Services which are outwith the NHS Contract
The National Health Service provides most healthcare to the majority of people free of charge, but there are exceptions. GPs are self-employed and are contracted to provide NHS general medical services for their patients.
Sometimes, GPs are asked to provide additional services which fall outside their contract and in these circumstances, they are entitled to make a reasonable charge for providing them.
What is the process?
When a doctor signs a certificate or completes a report, the doctor needs to check the patient’s entire medical record to ensure that they are providing accurate information. If you ask for a private letter or form, we will ask the GP to quickly review it and confirm the fee before they start the work, this is because the fee for letters and forms could vary between £15 – £130 depending on the time taken. You will then be contacted to advise you of the fee and gain your agreement that you would like the work completed.
GPs will aim to complete the private medical work within two weeks but sometimes this can take longer due to clinical work taking priority.
If you have several forms requiring completion, please present them all at once and ask the receptionist if bringing them as a ‘job lot’ can reduce the price.
Our standard fees and charges are available from our reception.
The following policy is followed for any requests by patients for a sick note around the time of a school or university examination.
- If ill <1 week and sit the exam then no note can be issued
- If ill >1 week and sit the exam then a note can be issued if they were seen by a doctor or nurse practitioner in the surgery
- If you miss the exam, you will need to be seen on day of exam, and we will issue a note.
- If you have never seen by us, then no note can be issued.
- If you leave part way through an exam, you must come and be seen the same day and then we can do note, otherwise no note can be issued.
The cost of providing the private sick note will be £15
Your questions answered
Isn’t the NHS supposed to be free?
The National Health Service provides most healthcare to the majority people free of charge, but there are exceptions: for example, medical reports for insurance companies.
Surely the Doctor is being paid anyway?
It is important to understand that GPs are not employed by the NHS, they are self-employed and they have to cover their costs – staff, buildings, heating, lighting, etc – in the same way as any small business. The NHS covers these costs for NHS work, but for non-NHS work the fee has to cover the Doctor’s costs.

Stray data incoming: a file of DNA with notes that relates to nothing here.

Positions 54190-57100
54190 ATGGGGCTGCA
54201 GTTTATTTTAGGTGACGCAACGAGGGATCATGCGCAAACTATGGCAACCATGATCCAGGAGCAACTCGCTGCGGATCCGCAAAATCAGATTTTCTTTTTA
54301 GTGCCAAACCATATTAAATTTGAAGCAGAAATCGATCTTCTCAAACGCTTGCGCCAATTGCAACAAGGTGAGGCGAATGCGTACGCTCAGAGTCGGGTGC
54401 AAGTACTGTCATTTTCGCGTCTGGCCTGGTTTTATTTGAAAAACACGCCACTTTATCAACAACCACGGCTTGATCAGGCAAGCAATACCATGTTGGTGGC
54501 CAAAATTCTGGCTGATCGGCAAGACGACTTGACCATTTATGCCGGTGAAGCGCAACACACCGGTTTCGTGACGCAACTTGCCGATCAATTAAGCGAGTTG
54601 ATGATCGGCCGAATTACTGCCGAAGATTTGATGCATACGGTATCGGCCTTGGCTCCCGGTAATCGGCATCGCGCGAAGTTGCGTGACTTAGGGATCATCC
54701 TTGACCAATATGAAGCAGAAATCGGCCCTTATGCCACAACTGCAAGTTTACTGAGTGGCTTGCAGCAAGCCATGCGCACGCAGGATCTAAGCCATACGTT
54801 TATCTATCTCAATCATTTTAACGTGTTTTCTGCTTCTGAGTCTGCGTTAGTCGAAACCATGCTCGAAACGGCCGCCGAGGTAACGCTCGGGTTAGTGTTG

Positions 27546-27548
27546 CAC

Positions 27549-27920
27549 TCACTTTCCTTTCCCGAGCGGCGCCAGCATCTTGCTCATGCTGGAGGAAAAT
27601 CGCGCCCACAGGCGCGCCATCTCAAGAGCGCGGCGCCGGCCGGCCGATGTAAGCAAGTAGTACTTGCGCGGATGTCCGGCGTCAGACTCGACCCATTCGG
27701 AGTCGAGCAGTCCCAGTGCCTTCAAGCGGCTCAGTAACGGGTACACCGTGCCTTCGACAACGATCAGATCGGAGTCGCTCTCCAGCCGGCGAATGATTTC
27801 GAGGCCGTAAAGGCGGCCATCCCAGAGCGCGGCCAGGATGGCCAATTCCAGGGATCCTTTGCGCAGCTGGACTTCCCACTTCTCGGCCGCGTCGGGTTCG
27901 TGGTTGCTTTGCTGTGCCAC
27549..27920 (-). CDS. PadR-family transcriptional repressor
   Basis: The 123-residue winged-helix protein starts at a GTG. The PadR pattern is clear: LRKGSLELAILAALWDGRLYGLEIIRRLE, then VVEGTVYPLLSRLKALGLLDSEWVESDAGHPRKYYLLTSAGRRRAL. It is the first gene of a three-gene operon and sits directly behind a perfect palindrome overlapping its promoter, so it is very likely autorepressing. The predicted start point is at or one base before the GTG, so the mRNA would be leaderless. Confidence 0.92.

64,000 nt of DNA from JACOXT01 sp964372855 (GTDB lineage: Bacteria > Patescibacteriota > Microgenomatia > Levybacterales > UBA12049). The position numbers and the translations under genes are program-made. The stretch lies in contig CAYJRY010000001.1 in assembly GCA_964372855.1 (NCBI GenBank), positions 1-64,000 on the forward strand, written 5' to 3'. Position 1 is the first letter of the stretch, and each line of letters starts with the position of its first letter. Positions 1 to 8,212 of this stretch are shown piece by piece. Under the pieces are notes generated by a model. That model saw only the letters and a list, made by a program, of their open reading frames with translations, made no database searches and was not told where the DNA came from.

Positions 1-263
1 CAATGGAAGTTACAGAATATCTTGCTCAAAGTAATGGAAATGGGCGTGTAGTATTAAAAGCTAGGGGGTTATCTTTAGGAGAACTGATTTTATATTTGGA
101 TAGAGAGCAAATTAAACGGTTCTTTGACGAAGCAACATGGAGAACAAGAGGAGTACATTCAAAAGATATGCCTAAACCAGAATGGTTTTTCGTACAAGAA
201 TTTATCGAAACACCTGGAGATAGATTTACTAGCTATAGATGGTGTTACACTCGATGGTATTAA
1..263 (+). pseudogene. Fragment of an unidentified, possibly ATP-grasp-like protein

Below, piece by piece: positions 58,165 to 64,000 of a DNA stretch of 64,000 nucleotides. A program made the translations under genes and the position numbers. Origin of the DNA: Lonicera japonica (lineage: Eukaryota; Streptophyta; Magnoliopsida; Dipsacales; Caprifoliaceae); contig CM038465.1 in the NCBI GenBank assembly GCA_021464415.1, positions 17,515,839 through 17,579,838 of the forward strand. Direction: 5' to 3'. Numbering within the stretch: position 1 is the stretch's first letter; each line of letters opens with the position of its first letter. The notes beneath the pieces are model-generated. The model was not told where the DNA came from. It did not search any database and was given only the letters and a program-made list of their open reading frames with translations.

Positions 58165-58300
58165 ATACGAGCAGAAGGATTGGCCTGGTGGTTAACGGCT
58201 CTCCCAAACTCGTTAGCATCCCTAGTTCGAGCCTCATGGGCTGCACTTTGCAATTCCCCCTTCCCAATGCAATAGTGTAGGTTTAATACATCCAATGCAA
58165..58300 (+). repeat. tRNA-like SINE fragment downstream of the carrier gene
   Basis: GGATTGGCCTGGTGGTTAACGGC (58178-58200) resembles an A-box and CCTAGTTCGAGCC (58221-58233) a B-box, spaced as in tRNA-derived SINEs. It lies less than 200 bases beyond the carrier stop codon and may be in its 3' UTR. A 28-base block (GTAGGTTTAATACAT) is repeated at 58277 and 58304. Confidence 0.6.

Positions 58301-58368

In recent years, more and more organisations have been involving Doctors in a whole range of non-medical work. Sometimes the only reason that GPs are asked to do non-medical work is because they are in a position of trust in the community, or because an insurance company or employer wants to be sure that information provided is true and accurate.
Examples of non-NHS services for which GPs can charge their NHS patients are:
- accident/sickness insurance certificates
- certain travel vaccinations
- private medical insurance reports
- statements of fact relating to general health e.g. for children’s dance classes
- Letters requested by, or on behalf of, the patient
- Holiday cancellation claim forms
- Referral for private care forms
Examples of non-NHS services for which GPs can charge other institutions are:
- medical reports for an insurance company
- some reports for the DSS/Benefits Agency
- examinations of occupational health
Why does it sometimes take my GP a long time to complete my form?
Time spent completing forms and preparing reports takes the GP away from the medical care of his or her patients. Most GPs have a very heavy workload – the majority work up to 70 hours a week – and paperwork takes up an increasing amount of their time, so many GPs find they have to take some paperwork home at night and weekends.
I only need the Doctor’s signature – what is the problem?
When a Doctor signs a certificate or completes a report, it is a condition of remaining on the Medical Register that they only sign what they know to be true. In order to complete even the simplest of forms, therefore, the Doctor might have to check the patient’s entire medical record. Carelessness or an inaccurate report can have serious consequences for the Doctor with the General Medical Council or even the Police.
What can I do to help?
- If you have several forms requiring completion, present them all at once.
- Do not expect your GP to process forms overnight
Examples of Non-NHS Services include the following:
- Medicals for pre-employment, sports and driving requirements (HGV, PSV etc.)
- Insurance Claim Forms
- Prescriptions for taking medication abroad
- Private Sick Notes
- Vaccination Certificates
The fees charged are based on the British Medical Association (BMA) suggested scales and Practice Reception Staff will be happy to advise you about them along with appointment availability.